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dc.contributor.authorCanter Cremers HCJ
dc.contributor.authorGroot HF
dc.date.accessioned2012-12-12T22:38:53Z
dc.date.available2012-12-12T22:38:53Z
dc.date.issued1991-11-30
dc.identifier719102009
dc.identifier.urihttp://hdl.handle.net/10029/261635
dc.description.abstractAbstract niet beschikbaar
dc.description.abstractThe research presented in this report focusses on the survival of E.coli K12 bacteria on laboratory coats made of 100% cotton. Therefore aliquots of cultures were applied to small pieces cut from a lab coat, which were then dried in a safety cabinet. Viable E.coli K12 bacteria could be reisolated from such a piece of cloth with high efficiency by incubating it for 5 minutes in either saline or tap water at 35 degr. C. Optimal results were however obtained by incubation for 90 minutes in saline at room temperatures, which became the standard reisolation procedure. In this way, viable bacteria of E.coli K12 strain KMBL1164 could be reisolated till at least twenty days after application and drying. Survival of strain KMBL1164 was not influenced by the number of viable bacteria present in the culture or the presence of additional DNA in the form of plasmid pMP92, which is 7.2 kb in size. Survival was however influenced by the quantity of culture applied, the culturing phase at the moment of application and the chromosomal background of the bacteria applied. Furthermore E.coli K12 strain KMBL1164 survived drying on a piece of a lab coat about as well as a wild type E.coli strain isolated from faeces or E.coli type B and C strains. The first step in the commercial washing procedure of lab coats can consist of rinsing them in water at 35 degr. C. This water is then discharged into the sewage system. Since they undergo no special treatment before they are washed, our results indicate that (genetically modified-) E.coli K12 bacteria can be released into the sewage system during the washing procedure of lab coats worn by workers in recombinant DNA laboratoris. Several other ways in which genetically modified E.coli K12 strains can be released from the laboratory space are discussed.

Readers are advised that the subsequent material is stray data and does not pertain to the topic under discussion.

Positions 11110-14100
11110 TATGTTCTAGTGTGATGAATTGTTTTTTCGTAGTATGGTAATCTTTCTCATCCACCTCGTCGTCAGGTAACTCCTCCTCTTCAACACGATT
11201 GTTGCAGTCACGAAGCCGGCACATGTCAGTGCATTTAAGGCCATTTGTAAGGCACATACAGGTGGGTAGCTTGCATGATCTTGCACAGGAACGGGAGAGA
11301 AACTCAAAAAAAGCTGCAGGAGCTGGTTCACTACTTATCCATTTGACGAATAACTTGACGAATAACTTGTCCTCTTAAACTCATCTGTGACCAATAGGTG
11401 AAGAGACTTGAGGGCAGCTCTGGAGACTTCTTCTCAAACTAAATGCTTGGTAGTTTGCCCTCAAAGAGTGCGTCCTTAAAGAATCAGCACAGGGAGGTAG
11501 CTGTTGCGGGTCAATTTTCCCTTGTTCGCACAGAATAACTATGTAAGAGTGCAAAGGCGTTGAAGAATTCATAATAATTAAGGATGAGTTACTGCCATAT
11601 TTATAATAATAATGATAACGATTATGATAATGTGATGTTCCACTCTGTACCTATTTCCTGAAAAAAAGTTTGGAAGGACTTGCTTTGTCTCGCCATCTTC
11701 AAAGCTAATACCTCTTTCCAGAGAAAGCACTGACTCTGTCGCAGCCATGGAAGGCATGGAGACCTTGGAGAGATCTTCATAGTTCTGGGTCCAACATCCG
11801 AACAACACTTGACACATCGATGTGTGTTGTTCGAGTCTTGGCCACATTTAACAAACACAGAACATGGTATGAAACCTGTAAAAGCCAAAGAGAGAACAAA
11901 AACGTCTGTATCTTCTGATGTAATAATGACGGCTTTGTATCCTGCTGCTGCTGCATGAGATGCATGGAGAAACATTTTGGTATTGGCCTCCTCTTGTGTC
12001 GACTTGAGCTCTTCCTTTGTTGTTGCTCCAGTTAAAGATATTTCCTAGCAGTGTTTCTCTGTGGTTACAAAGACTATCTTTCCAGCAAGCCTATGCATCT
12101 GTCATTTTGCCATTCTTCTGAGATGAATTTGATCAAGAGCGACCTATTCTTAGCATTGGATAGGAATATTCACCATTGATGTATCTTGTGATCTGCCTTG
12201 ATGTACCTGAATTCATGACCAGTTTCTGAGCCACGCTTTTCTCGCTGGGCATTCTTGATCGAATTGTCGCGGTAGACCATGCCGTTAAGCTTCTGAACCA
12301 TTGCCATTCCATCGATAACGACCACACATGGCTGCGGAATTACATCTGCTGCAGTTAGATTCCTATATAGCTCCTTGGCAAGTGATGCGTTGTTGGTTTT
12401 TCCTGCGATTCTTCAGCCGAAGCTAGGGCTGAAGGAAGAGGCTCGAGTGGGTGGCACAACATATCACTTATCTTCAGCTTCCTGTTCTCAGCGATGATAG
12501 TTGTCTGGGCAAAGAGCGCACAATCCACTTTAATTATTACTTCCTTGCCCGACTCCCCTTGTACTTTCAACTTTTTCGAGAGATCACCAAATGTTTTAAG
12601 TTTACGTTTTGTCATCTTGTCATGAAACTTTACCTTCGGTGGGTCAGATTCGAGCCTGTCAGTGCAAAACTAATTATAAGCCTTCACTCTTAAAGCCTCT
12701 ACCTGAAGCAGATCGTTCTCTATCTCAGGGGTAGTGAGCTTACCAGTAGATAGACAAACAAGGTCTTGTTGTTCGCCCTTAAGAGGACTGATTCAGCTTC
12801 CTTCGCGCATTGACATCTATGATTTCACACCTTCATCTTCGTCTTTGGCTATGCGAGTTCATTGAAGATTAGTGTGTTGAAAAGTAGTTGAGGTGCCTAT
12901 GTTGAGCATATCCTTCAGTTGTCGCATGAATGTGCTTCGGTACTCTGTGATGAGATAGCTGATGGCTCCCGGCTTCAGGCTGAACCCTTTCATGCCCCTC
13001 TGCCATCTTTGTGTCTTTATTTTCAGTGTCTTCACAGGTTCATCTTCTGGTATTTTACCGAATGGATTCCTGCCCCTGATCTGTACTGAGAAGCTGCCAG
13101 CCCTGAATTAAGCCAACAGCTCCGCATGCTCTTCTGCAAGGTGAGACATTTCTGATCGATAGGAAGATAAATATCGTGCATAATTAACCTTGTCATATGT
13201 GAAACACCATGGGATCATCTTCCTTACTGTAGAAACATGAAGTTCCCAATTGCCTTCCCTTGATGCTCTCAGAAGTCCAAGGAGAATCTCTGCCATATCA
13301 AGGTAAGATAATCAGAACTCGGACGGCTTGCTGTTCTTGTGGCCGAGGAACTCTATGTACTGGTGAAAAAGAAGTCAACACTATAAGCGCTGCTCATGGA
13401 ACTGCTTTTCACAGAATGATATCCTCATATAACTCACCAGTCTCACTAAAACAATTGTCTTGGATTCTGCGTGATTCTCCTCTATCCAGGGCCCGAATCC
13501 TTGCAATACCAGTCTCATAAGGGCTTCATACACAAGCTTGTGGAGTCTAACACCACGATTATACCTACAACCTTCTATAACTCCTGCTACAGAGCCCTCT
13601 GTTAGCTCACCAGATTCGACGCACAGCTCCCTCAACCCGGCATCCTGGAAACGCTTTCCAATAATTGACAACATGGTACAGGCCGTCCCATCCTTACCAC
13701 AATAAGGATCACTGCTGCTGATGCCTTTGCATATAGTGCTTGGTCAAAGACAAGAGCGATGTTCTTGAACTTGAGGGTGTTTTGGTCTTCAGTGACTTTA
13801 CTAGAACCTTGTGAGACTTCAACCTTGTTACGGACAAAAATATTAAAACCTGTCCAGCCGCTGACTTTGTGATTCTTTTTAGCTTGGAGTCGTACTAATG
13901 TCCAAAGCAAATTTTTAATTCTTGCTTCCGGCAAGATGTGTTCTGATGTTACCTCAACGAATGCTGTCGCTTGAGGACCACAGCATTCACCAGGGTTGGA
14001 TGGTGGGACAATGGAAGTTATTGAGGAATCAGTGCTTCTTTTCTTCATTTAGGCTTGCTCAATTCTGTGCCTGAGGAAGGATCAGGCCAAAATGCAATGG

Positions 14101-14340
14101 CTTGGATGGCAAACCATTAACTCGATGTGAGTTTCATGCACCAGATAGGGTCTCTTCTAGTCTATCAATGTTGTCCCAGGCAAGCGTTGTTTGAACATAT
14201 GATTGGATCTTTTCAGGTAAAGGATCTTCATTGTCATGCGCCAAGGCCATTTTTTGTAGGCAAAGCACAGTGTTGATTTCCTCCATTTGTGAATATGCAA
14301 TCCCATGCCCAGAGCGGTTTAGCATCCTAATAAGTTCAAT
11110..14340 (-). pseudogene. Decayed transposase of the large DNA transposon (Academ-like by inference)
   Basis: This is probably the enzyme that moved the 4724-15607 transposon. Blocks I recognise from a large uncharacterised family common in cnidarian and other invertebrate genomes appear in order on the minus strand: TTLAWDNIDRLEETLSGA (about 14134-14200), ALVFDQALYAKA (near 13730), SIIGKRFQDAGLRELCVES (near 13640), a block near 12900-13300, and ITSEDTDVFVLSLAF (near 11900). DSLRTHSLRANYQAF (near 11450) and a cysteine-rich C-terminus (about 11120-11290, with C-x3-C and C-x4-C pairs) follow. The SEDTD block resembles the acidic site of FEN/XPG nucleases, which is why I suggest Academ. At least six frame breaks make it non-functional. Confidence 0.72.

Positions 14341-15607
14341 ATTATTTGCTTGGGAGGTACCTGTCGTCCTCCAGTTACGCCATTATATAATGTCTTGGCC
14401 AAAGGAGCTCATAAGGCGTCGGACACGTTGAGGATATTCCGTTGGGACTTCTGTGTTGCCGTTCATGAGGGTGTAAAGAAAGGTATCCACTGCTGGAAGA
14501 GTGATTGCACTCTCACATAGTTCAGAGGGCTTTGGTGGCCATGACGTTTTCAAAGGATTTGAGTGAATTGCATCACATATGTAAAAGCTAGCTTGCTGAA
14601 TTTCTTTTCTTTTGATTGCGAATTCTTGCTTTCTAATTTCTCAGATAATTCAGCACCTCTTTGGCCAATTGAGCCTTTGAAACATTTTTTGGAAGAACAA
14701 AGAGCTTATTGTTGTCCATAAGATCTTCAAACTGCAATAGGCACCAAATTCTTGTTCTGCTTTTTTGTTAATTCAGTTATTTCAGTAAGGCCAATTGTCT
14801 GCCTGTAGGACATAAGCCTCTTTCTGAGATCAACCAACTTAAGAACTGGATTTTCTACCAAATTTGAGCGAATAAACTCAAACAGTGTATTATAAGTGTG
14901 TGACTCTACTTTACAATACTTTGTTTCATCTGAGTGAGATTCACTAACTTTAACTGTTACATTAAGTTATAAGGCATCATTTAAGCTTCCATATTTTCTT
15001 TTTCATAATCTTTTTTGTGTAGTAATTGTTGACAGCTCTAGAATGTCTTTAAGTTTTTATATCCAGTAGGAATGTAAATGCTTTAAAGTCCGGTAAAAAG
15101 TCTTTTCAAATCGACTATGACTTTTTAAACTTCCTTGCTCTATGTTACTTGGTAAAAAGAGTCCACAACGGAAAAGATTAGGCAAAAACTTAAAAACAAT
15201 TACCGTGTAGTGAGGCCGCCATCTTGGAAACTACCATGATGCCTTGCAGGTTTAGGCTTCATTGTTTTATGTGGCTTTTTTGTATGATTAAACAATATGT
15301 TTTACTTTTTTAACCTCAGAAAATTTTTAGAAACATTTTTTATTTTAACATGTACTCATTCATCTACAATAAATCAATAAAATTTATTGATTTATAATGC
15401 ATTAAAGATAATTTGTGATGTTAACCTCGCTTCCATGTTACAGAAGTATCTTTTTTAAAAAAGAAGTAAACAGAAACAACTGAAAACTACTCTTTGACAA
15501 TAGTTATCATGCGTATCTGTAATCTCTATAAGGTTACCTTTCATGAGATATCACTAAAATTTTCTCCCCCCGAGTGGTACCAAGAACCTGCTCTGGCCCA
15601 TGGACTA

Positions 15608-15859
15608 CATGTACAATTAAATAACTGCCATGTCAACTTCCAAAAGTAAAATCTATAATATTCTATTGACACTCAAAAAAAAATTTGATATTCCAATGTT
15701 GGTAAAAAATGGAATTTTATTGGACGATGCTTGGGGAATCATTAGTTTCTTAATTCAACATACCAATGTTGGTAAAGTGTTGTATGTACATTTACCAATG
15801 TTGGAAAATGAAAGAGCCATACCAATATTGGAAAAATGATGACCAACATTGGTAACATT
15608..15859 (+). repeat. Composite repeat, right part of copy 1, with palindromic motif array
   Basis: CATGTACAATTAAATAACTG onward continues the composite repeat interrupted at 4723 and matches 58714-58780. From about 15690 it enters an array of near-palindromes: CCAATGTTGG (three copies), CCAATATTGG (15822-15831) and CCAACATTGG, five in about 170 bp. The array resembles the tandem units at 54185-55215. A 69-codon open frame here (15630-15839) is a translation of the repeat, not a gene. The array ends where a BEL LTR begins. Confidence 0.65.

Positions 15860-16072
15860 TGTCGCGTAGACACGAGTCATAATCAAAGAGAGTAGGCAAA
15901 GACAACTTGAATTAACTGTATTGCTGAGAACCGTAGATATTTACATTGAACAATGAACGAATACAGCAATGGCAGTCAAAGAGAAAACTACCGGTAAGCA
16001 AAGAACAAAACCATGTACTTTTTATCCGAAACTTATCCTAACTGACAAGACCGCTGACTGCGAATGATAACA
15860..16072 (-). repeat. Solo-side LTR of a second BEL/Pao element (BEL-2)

dc.description.sponsorshipDGM/SR
dc.format.extent25 p
dc.language.isoen
dc.relation.ispartofRIVM Rapport 719102009
dc.relation.urlhttp://www.rivm.nl/bibliotheek/rapporten/719102009.html
dc.subject01nl
dc.subject91-4nl
dc.subjecte.coli k12nl
dc.subjectsurvivalnl
dc.subjectenvironmental releasenl
dc.subjectlaboratory coat; 921nl
dc.titleSurvival of E.coli K12 on laboratory coats made of 100% cottonen
dc.title.alternativeOverleving van E.coli K12 op katoenen laboratorium jassennl
dc.typeReport
dc.date.updated2012-12-12T22:38:54Z
html.description.abstractAbstract niet beschikbaar
html.description.abstractThe research presented in this report focusses on the survival of E.coli K12 bacteria on laboratory coats made of 100% cotton. Therefore aliquots of cultures were applied to small pieces cut from a lab coat, which were then dried in a safety cabinet. Viable E.coli K12 bacteria could be reisolated from such a piece of cloth with high efficiency by incubating it for 5 minutes in either saline or tap water at 35 degr. C. Optimal results were however obtained by incubation for 90 minutes in saline at room temperatures, which became the standard reisolation procedure. In this way, viable bacteria of E.coli K12 strain KMBL1164 could be reisolated till at least twenty days after application and drying. Survival of strain KMBL1164 was not influenced by the number of viable bacteria present in the culture or the presence of additional DNA in the form of plasmid pMP92, which is 7.2 kb in size. Survival was however influenced by the quantity of culture applied, the culturing phase at the moment of application and the chromosomal background of the bacteria applied. Furthermore E.coli K12 strain KMBL1164 survived drying on a piece of a lab coat about as well as a wild type E.coli strain isolated from faeces or E.coli type B and C strains. The first step in the commercial washing procedure of lab coats can consist of rinsing them in water at 35 degr. C. This water is then discharged into the sewage system. Since they undergo no special treatment before they are washed, our results indicate that (genetically modified-) E.coli K12 bacteria can be released into the sewage system during the washing procedure of lab coats worn by workers in recombinant DNA laboratoris. Several other ways in which genetically modified E.coli K12 strains can be released from the laboratory space are discussed.


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